Saab has not had an easy path to salvation. The Koenigsegg Group has had to provide finances, agree to a price and conditions with GM, get loan from European Investment Bank (EIB),and coax the Swedish Government into guaranteeing loans. Now there’s one more hurdle left, and it’s the same challenge that scuppered the Opel to Magna deal: The EU.
Reports of recent weeks in the Scandinavian media have told us that the EU is thinking the Saab deal over. And when mighty EU thinks, things take time… So, what are they thinking about? They have to decide whether Swedish Govt’s guarantees to SAAB’s loan in the European Investment Bank should be considered subsidies or not. EU countries are not allowed to subsidize unprofitable companies – and the EU has some questions on SAAB’s and Koenigsegg Groups financial plan, and Saab’s results prior to the reconstruction. So the whole thing might stretch into next year until – or if at all – the deal is closed. Incidentally, questions about the anti-competitive nature of the German government’s support of the Opel to Magna deal killed that sale already. But does GM want Saab back as badly?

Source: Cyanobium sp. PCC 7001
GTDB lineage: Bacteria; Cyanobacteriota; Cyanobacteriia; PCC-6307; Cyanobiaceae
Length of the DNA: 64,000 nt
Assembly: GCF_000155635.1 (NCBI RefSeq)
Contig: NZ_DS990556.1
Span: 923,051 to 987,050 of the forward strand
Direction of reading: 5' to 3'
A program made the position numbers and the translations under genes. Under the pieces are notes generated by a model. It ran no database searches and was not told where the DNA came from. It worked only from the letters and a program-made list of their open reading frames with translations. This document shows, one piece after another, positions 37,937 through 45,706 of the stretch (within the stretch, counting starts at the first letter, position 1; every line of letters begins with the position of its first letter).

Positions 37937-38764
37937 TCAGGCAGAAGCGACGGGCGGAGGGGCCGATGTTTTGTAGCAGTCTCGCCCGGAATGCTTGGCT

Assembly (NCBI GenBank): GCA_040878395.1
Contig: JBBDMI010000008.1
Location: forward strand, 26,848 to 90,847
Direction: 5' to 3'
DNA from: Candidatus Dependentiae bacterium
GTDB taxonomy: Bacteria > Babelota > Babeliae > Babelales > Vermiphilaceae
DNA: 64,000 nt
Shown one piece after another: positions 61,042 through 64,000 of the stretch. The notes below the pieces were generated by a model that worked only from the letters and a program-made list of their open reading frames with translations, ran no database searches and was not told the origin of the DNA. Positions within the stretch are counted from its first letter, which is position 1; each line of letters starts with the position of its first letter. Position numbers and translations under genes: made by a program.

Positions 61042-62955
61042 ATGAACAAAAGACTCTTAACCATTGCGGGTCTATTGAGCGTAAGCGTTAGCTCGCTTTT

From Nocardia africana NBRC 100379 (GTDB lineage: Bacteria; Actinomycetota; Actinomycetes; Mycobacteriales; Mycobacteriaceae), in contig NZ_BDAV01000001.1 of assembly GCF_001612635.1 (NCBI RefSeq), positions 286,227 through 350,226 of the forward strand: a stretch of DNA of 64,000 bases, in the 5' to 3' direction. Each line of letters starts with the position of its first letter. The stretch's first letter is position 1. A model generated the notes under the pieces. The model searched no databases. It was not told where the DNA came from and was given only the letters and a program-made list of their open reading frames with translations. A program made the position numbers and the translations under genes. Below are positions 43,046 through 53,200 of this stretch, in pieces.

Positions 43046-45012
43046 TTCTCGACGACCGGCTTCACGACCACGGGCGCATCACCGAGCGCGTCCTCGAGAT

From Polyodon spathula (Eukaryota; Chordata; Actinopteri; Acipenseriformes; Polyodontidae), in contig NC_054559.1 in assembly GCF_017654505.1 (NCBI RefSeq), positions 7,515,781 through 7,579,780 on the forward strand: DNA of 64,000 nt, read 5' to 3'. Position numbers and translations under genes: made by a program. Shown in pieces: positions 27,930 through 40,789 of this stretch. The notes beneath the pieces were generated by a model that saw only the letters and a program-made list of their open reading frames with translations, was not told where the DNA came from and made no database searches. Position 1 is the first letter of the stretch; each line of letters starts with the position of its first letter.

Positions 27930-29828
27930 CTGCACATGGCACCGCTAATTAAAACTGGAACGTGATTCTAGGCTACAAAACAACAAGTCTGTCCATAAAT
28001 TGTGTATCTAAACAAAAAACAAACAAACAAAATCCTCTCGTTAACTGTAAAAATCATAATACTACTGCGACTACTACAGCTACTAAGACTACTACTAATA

Now, this wasn’t really unexpected (except perhaps for Christian von Koenigsegg, who wanted the deal finished in time to present it at the IAA in Frankfurt in September) because it’s part of the process of doing business in Europe. But Saab is being squeezed from other sides too. Swedish Radio is reporting today that Saab has to return 11 million Euros to the Government, money that guaranteed salaries for the employees at Saab in connection with Saab’s restructuring application in February. And at the same time, a spokesman from GM, in connection with their letter to the US Saab-dealers last week makes it clear that if the Koenigsegg-Saab deal goes wrong (as Opel has) Saab is history, gone, dead (as in Pontiac, Saturn or Oldsmobile dead).